A fascinating Listener article by Michael Cooper revealed a huge social change in New Zealand, specifically that our wine consumption has dropped by almost 40% over the last decade. If it was a 1% fall I’d put my hand up as the culprit. For nigh on four decades I averaged at least two bottles of red daily without any detrimental effect but about 18 months back I experienced my first ever hangover. Now I’ve lost the habit and don’t drink wine any more.
Cooper reported a similar phenomenon in Britain and America. Apparently the vast majority of wine drinkers are now over 55, the young either not drinking, an aspect I suspect of currently fashionable wokist wet puritanism, or opting for other diluted alcohol options.
Cooper revealed, there are 730 wine producers surviving in New Zealand, the vast majority small-time.
It’s something which has fascinated me since the 1980s, namely otherwise sensible blokes wanting to have their own vineyard, or, as they put it, their own label.
For God’s sake, it’s hard to imagine a more excruciatingly boring pursuit. Rows of plants in a treeless setting hardly offers an attractive rustic life-style. A snail farm would be more interesting.
The “having ones own label” types have deservedly been figures of fun for decades. Ridicule aside they’ve paid a hell of a price.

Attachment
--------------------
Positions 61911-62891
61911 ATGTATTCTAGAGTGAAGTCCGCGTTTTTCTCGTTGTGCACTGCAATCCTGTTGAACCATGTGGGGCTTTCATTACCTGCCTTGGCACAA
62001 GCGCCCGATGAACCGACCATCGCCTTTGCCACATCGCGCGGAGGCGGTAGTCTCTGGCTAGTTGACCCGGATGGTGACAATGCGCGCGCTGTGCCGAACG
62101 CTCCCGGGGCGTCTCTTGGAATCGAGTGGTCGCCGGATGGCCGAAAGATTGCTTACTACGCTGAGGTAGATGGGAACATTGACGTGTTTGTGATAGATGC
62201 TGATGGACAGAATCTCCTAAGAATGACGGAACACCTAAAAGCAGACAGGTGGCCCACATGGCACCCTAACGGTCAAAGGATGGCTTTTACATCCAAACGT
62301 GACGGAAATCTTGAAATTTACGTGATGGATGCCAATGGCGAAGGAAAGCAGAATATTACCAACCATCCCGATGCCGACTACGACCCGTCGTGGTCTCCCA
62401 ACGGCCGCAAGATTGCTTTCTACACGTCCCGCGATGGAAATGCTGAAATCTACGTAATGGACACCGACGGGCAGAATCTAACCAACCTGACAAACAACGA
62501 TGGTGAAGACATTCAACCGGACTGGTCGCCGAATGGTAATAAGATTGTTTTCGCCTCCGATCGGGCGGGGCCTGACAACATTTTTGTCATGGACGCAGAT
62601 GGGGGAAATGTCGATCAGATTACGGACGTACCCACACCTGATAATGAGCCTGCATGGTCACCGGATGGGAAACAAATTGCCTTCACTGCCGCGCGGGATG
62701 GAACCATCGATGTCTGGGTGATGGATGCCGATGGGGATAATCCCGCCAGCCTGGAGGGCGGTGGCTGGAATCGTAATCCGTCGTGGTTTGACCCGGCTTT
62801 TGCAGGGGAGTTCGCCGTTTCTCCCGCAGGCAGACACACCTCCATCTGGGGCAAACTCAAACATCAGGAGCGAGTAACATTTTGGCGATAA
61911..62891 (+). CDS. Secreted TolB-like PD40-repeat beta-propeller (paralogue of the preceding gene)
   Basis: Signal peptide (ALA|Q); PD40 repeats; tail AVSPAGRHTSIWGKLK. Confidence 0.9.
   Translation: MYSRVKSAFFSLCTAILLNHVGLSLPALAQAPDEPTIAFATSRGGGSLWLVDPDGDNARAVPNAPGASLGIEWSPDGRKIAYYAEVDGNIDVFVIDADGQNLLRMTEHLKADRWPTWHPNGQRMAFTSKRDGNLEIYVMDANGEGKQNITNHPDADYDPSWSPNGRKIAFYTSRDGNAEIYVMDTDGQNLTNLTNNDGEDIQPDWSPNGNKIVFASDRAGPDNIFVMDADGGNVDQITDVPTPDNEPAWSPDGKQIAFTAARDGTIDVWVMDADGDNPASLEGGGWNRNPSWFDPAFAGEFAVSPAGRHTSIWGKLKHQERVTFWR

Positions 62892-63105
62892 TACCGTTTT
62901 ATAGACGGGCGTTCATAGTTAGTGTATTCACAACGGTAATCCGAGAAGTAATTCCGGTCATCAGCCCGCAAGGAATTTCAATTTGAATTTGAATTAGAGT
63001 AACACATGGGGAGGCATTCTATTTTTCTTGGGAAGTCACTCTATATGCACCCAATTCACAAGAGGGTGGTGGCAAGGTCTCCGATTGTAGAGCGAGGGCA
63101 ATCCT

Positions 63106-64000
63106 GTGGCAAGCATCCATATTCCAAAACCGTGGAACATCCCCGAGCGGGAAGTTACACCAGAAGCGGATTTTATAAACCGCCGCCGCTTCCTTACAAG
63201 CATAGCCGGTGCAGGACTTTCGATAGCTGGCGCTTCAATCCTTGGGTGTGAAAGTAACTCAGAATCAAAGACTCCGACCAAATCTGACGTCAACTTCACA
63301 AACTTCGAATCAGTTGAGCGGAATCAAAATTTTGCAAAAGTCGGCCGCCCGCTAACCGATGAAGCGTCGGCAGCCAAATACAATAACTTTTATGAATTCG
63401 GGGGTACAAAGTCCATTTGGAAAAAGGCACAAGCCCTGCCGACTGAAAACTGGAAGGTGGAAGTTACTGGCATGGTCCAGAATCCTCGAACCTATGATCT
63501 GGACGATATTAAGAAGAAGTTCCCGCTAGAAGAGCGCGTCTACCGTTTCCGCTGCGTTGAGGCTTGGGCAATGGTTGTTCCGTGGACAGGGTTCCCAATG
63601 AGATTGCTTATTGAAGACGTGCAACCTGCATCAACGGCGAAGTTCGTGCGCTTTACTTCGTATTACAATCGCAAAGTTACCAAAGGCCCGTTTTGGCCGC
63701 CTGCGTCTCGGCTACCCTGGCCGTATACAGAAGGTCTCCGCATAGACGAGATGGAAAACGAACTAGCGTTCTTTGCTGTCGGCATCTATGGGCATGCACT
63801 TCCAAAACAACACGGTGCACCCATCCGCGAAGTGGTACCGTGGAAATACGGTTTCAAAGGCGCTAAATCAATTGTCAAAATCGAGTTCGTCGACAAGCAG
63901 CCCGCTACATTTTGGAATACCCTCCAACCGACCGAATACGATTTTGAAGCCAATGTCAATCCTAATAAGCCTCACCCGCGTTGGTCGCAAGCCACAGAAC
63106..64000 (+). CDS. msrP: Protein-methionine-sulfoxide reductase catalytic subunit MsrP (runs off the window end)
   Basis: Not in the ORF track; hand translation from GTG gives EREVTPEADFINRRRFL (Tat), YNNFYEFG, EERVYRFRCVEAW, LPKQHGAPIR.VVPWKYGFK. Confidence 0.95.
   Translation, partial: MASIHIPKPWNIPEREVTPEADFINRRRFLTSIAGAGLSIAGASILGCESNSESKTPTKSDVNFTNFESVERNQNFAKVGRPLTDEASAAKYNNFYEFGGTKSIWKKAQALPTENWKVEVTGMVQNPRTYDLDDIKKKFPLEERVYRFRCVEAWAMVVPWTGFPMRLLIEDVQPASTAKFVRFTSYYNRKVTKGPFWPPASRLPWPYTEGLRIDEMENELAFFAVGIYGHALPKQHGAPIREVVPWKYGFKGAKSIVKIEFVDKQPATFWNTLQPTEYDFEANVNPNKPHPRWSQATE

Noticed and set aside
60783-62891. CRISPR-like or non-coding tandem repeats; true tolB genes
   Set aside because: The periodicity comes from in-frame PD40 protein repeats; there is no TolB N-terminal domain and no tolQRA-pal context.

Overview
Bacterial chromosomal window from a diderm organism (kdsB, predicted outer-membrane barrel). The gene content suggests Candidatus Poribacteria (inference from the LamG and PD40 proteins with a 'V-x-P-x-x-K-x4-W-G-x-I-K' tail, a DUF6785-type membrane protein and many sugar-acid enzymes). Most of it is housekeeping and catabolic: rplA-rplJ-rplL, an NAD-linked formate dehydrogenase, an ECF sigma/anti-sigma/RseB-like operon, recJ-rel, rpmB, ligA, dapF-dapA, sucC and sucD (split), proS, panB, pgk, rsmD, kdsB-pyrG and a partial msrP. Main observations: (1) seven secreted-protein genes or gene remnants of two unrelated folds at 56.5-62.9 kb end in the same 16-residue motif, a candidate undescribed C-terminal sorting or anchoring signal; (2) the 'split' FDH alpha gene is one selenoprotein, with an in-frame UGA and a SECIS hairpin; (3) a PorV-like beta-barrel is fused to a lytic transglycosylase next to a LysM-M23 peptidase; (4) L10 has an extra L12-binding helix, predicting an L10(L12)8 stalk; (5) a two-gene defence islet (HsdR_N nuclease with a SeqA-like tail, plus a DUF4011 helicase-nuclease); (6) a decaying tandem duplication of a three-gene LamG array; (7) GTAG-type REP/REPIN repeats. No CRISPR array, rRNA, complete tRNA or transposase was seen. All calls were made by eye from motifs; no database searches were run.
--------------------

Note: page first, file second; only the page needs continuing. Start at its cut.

Last year we took the mickey out of my Auckland based C.E.O Greg Loveridge and had bottles of red in smart presentation boxes sent out to everyone he dealt with. The front label bore the message “Lover Ridge Wine from the estate of Greg Loveridge” and the back, the advice, “Our grapes personally foot trampled by Mr and Mrs Greg Loveridge”.
Seemingly that was a step too far as he was inundated with calls from recipients advising the Wellington office was taking the piss out of him.
Faux snobbishness pertaining to wine reached its pinnacle in the 1980s when the better restaurants all employed a wine waiter whose babble about the options was always a source of humour. They disappeared in the post 1987 share-market crash recession for more fitting careers to suit their talents, such as stop-go sign holders.
Plainly over the next few years we can expect perhaps half of all New Zealand’s vineyards to be transformed to other agricultural activities, in the process restoring a balance between supply and demand and one could well add, between common sense and fantasy.